HC Deb 24 March 1871 vol 205 cc575-96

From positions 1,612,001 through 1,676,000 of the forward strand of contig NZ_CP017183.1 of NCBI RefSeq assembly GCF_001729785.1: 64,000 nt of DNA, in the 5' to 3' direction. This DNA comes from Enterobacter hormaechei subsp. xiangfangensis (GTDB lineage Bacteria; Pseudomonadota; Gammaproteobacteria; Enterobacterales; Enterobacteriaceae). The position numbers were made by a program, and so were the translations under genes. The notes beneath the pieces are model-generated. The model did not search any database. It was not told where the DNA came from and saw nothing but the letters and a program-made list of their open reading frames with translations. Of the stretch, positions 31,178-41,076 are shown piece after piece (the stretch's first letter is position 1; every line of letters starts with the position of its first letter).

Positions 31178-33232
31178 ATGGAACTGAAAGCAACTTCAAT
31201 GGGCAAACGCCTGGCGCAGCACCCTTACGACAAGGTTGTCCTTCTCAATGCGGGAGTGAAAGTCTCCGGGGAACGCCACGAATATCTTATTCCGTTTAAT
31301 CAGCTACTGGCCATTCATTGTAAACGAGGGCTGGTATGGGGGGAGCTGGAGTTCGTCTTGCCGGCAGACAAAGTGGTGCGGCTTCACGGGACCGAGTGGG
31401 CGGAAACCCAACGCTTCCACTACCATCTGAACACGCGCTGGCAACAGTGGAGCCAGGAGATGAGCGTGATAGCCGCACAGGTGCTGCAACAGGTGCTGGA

said, he wished to bring under the notice of the House and of the Government the condition of the most helpless and hopeless class in the United Kingdom—namely, the agricultural labourers of Ireland. Last year, during the passing of the Land Bill, he had been anxious to make some provision for the encouragement of the erection of suitable habitations for these unfortunate people, but he was unable to do so. The right hon. Gentleman the Chief Secretary for Ireland (Mr. C. Fortescue), who had charge of the Bill, opposed the proposals made by him (Mr. W. H. Gregory) not on the merits or demerits of the proposal, but that the subject was too large to be fully and fairly entered into in a Land Bill. The right hon. Gentleman admitted that it deserved the fullest consideration, and gave the House to understand that it was the intention of the Government to legislate in the coming Session for the evils which he fully acknowledged. He (Mr. W. H. Gregory) considered that no land-lord-and-tenant legislation could be complete which left the misery of this large portion of the population of Ireland un- touched, and he regarded a Bill for the improvement of the Irish labourers' condition as the corollary and complement of the Land Act. He, of course, did not look forward to Utopian schemes of finding constant employment and high wages for these people; all that he wished to do was, what legislation could without difficulty effect—namely, to encourage the erection of suitable habitations for labourers, and to discourage those habitations which at present were occupied by human beings, but which would not be considered in England as fit for brutes. There was a Report drawn up last year by the Irish Poor Law Inspectors, on the condition of the Irish labourers. Their testimony was almost unanimous, and it was to this effect—that discontent was general among that class, chiefly owing to the miserable habitations in which they were condemned to dwell; that the sense of their degraded condition and their constant privations made them hopeless, and, in some cases, reckless and desperate; and that, almost without exception, they despaired of rising to anything approaching to decent comfort in their own country; and, consequently, that all their thoughts were directed to America. On the other hand, it was stated that where they held directly from the landlord they were generally cheerful and contented. Now, let the House hear the numbers that were included in this class. There were 479,000 agricultural labourers in Ireland. Of these, 336,000 were occupiers of what are called cottages, but of what would in England be called hovels, and 80,000 were living with their families in one room. He (Mr. W. H. Gregory) would quote only one or two passages from these trustworthy Reports, to show the condition and feelings of this large portion of the population. Mr. Robinson, writing of Dublin, Wicklow, Carlow, Kildare, Kilkenny, Meath, Queen's County, and Wexford, some of the most prosperous and civilized counties in Ireland, says— Labourers are discontented, because of the manner in which they are housed. Those who work for owners cultivating their own lands are often provided with suitable well-built cottages. Labourers so circumstanced are contented. Mr. O'Brien, writing of Louth, Armagh, Cavan, Dublin, Fermanagh, Monaghan, and Tyrone, says—"Discontent appears unquestionably to be the prevailing sentiment amongst the class in question." He shows that though wages have risen, prices have largely risen also—the cost of living in the workhouses for the year ending September, 1869, being double that of the year ending September, 1849. But his account not only from his own experience, but from the reliable statements of medical officers of different Unions of the condition of labourers' habitations is lamentable. Here is one testimony— The house accommodation of the labourers is simply wretched. Their houses are seldom fit to keep out the rain; the floors are damp; the windows do not deserve the name—mere holes frequently stuffed with rags; they have very rarely built chimney braces, and in nine cases out often are filled with smoke every time a fire is put on. No matter how large the family, there is never more than one sleeping place off the kitchen, in which they are just huddled together. Nothing can be more miserable than the habitations of the agricultural labourers, for they cannot be called houses. They are a disgrace to the Christianity and civilization of the country. If the farmers have claims for an improvement of their status, the labourers have a hundred times stronger claims. Another medical officer writes— Their cabins are the most wretched in the world, being small and without ventilation or light—some not having chimneys, and all with damp clay floors. Some let in the rain. Their furniture and their bed-covering are on a par with their houses. The atmosphere of these cabins, combined with the other privations they are subjected to, has made this class particularly susceptible to low fever and pulmonary complaints. Mr. Burke, writing of Galway, Clare, Kerry, King's County, Limerick, and Queen's County, says— The labourers are discontented … … The labourer occupies a miserable cabin, for which he pays 1s. a-week to the farmer on whose land it happens to be. When repairs are wanted he must execute them himself, receiving an allowance only in rare instances. In the case of labourers employed by the gentry or higher classes, the service of the workman is lighter, and his relation to his employer more cordial. Moreover, he finds in his master and his master's family sure friends when sickness or misfortune overtakes him. He (Mr. W. H. Gregory) wished this passage to be borne in mind, for it tallied with the reports received from all quarters, and determined him as far as possible in any legislation to place the labourer under the landlord rather than under the farmer; for this he well knew, in spite of all the hard things said of Irish landlords, that there was no discontent on the part of labourers living under them and working for them; and that if all the labourers in Ireland were polled, there would hardly be found a single man who would not pray to be under the landlord in preference to being under the farmer. He (Mr. W. H. Gregory), therefore, would recommend, in the first place, that every encouragement should be given to landlords to erect cottages for their labourers—and one of the first objects was to enable them to construct them with the minimum of expense. The terms offered by the Board of Works were extremely liberal; but, unfortunately, the conditions of that, in other respects, most excellent Act of Parliament, Sir William Somerville's Cottier Tenements Act, were so multifarious and onerous that landlords were unwilling to avail themselves of public loans. The consequence was that only £51,000 had been taken from the Board of Works for labourers' cottages. This was, however, no criterion of what was doing, as many landlords were erecting this class of house at their own expense, and putting other cottages into creditable condition. There was an interesting treatise written by Mr. Kebbel, on the condition of the English agricultural labourer, which throws some light on this subject. He says— One of the difficulties, if not the main difficulty, connected with the building of cottages is that of rent—one-seventh of the labourer's income is computed at what would be a fair rent. If a cottage could be built for £60 in Ireland—and his (Mr. W. H. Gregory's) experience proved that it could be so built—at 6 per cent, the labourer would have to pay £3 10s. a-year. Thus 1s. a-week would go near to give an owner a fair return for his money, though not to a speculator. Mr. Kebbel goes on to say— If the cottager holds from the farmer, he cannot carry his labour to the best market—he must take the wages offered to him, and, perhaps, part of the year be without employment. He quoted Mr. Boyle and Mr. Hunter, who, in their Report to the Privy Council, gave as their opinion, from their experience of that part of England which they inspected— That the worst cottages were small freeholds, inhabited generally by persons too poor to make the necessary repairs. The next in the scale of badness were those of small proprietors and speculators, who invested in them as a money speculation, and who charged a high rent and spent little in repairs. The best were those belonging to large proprietors, who charged a rent without actually looking to repayment of the outlay. And both these gentlemen conclude— That a cottage ought to be considered in the light of farm buildings, from which the landlord expects no return, except in the shape of part of the rent of the farm. All these reasons applied to Ireland; but there were other reasons, too. If the tenants on an estate were allowed to take the initiative in building cottages, you would have a widespread system of division and subletting, against which your legislation has been deservedly directed; and things would be even worse than before, for legislation would be giving encouragement to, and actually affording the means for the propagation of unmitigated evil. There was no doubt also that the labourer would become a mere serf to the farmer, dependent on him for employment, and obliged to accept whatever wages he might offer. The first provision, therefore, should be to encourage the landlord to build the labourers' houses necessary for the property. Cases, however, might arise where a landlord would do nothing. He had been furnished with an instance in the case of Kanturk. That town belonged to Lord Egmont. He had levelled a large number of houses; but he absolutely refused to grant a lease, or to allow cottages or buildings to be erected in the town, as being "contrary to the rules of the estate," and over 400 people evicted from their former habitations were now crowded together in misery and squalor, and to the great danger of the health of the locality. Such was the statement made to him. He (Mr. W. H. Gregory) was bound to add that he heard that the persons ejected were compensated by the agent. In that case it might be permitted to the tenant of a farm of a certain size to build the cottage, under restrictions as to the character of the building, and with clear provisions that it should not be made a vehicle for subdivision and subletting, and encouragement might also be given for the building of cottages in towns. Now, one word as regards subletting. A certain amount of agricultural land should be attached to the dwelling; but a limit should be placed upon it, or the worst state of things would arise by the labourer ceasing to be a labourer and becoming a small farmer; but it would be absolutely essential that this condition should be relaxed so far as a plot of grazing land was concerned, to enable him to keep a cow, the great object of desire to every labourer in Ireland, and which made the whole difference to him between comfort and misery as regarded his own nourishment and the health of his family. The annual value to the labourer in England of a cow is computed at £12. These, then, were his recommendations—that the labourer's cottage should, if possible, be built by the landlord; that the over-stringent regulations of the Cottier Tenements Act should be relaxed—though a check as to the character of the structure should be required; that only a small portion of agricultural land should be attached, but that the restriction maybe relaxed in favour of grass for a cow; that the landlord may grant to an undoubted labourer a larger amount of land than that contemplated by the Land Act, without constituting him a tenant under the Act; that the tenant, in case of the landlord's refusal, may be allowed to build, but only on holdings of a certain size; and that he should be obliged to give ample proof that the transaction was of a bonâ fide character, and not with a view to evade the law, and subdivide the holding. There was, however, one more recommendation, even more important than all these, without which, in his (Mr. W. H. Gregory's) opinion, legislation would be absolutely hopeless, and that was this—that all rent-paying cottages should be subject to inspection, and that no rent should be recoverable from any habitation till it was fit for the housing of human beings. Who was to do this? The relieving and sanitary officer might be called on to report to the Board of Guardians of each Union on the condition of the houses in each townland, and a notice might be served on the landlord and receiver that, unless the habitation be placed within the shortest period in habitable condition, no demand for rent should be valid. It was impossible to reach the existing state of things without some such remedy. Good houses might be erected for many labourers; but it would be impossible to get at those horrible hovels which made a stranger's heart grow cold within him, and which were a disgrace to our Christianity and civilization, and which were, moreover, the propagators of pestilence throughout a district. He would detain the House a few minutes while giving an example of the horrible misery which was allowed to exist, against every remonstrance, on some estates in Ireland. On a property in the Union to which he (Mr. W. H. Gregory) belonged in Ireland, there were two or three villages which were reported by the relieving officer to the Board of Guardians to be in a shocking condition of misery, and the hot-beds of fever. The medical officer, a most trustworthy, conscientious gentleman, sent in his report. He described the houses as devoid of thatch—that the rain poured in upon the floor—that the unfortunate inhabitants had not even a bed, but were lying on wet straw; and that in one village alone there were over 30 cases of typhoid fever and eight deaths during a short period of the commencement of last year. The estate was in Chancery, and the Guardians requested, in more than one communication, the receiver to do something to assist these poor people to put their houses in order; but no reply came. He (Mr. W. H. Gregory) did not blame the receiver, who had the character of being a kind, humane man. His hands were clearly tied. In last September the disease again broke out, and the medical officer again reported the condition of these villages to the Board. His report was forwarded to the Master in Chancery, and this was the answer— Let the receiver call on the Guardians to state precisely what they require him to do, and state also the Act of Parliament under which they claim authority to interfere with the property of the minors in this matter, and with the receiver acting under the Court. The Guardians sent the following reply: A copy of the Master's ruling with reference to a letter forwarded by this Board to him having been brought before them, they have to state they did not ground their application on any Act of Parliament, under which they could claim authority to interfere with the property of the minors, their only desire being to alleviate the painful state of things brought under their notice by the medical and sanitary officers of the Union; and if the Master and receiver cannot be influenced by the feelings of humanity which have prompted this Board to appeal to them, things must, of course, remain in their present scandalous position. The Master's reply was to return the resolution, with this comment— I have to inform you that I do not consider it consistent with my official duty to exercise feelings of humanity at the expense of minors, whose property is, by the Court, placed under my official care, without any legal right or authority to incur such expense, and that my refusing to do so until a proper authority was first obtained, as expressed in my ruling, does not appear to me a justification for transmitting to me, what I am sorry to be obliged to regard as an impertinent communication, which I return. It is well the House should know the name of this official, "who does not consider it consistent with his duty to exercise feelings of humanity," who says he has no legal right to incur any expense in the case of these unfortunate tenants. His name was Master Fitzgibbon. This was the same Master who recently, in his management of the property of Fagan's Minors, insisted on the tenant signing agreements that he would not avail himself of the provisions of the Land Act; and he (Mr. W. H. Gregory) considered his conduct as disgraceful to his private character as to the high and responsible position which he occupied. It was notorious that this correspondence was the result of obstinacy and ill-humour; for he (Mr. W. H. Gregory) never knew of a case in which a Master did not order necessary works to be done on a property; and he wished most cordially that Master Fitzgibbon might be forced to occupy, for one rainy night, one of these hovels to which he had condemned so many of his fellow-creatures to abide in till fever and ague removed them to a better and a happier world. Now, bear in mind that these poor wretches were not squatters, but payers of rent. Here is an authentic account of them— There are 14 houses in the village where fever existed, and of these 13 paid rent, one only being occupied by a squatter. There were 36 cases of fever altogether in Shehanagh village, and of these 11 are dead. The great majority of the houses are in wretched repair, and, to my own knowledge, rain falling down on the bed of a fever patient was not uncommon. This was from the medical officer of the district. If his proposals for inspection, and that no rent should be exacted in such cases as these, which were too common, alas! such men as Master Fitzgibbon would not be entreated in vain to indulge in feelings of humanity—they would be compelled to do their duty. They were now holding an inquiry as to the state of Westmeath and Meath. The Reports of the Poor Law Inspectors had informed the House that the miserable condition of the labourers of Meath was one of the causes of discontent and outrage in that district; and he was determined, for one, to ascertain from every competent witness whether this statement was not correct, and whether remedies for, as well as repression of, crime were not still essential. Were the legislation which he now advocated to involve a great consumption of time, he would not feel justified, after the kindness of English and Scotch Members in permitting Irish business to occupy the whole of two Sessions, to press this subject amid so many other claims on the attention of the Government. But a Bill embodying all the provisions he had alluded to would involve no protracted deliberations. He was sure that if the hon. Baronet the Member for Londonderry (Sir Frederick W. Heygate), and the hon. Member for Kendal (Mr. Whitwell), and the hon. Member for Cork (Mr. Maguire), were to meet together with the noble Lord, they could in half an hour frame the heading of a Bill. It was urgently required. These poor men, so helpless and so hopeless, had no particular power; they commanded no votes; they had not the self assertion, the means of co-operation, or the education of a town population. All the more reason, then, for Parliament to listen to their cry. The old saying of "Qui laborat orat" was, indeed, true with them. They pray you to do something to raise their condition, and their habitations above—aye, or even equal to—that of the cattle of the field; they pray you to be allowed a seat at Nature's table in their own land, and that their gaze may not ever be turned from Ireland to America as the only chance of changing that which is now but existence into life and hope; and if you grant that prayer, you may rely on it that their prayer in return will be not for anarchy and confusion, but for peace, plenty, and employment; and that, in return for good treatment, they will give you the best return in their power—namely, good conduct and honest work. The hon. Member concluded by moving the Resolution.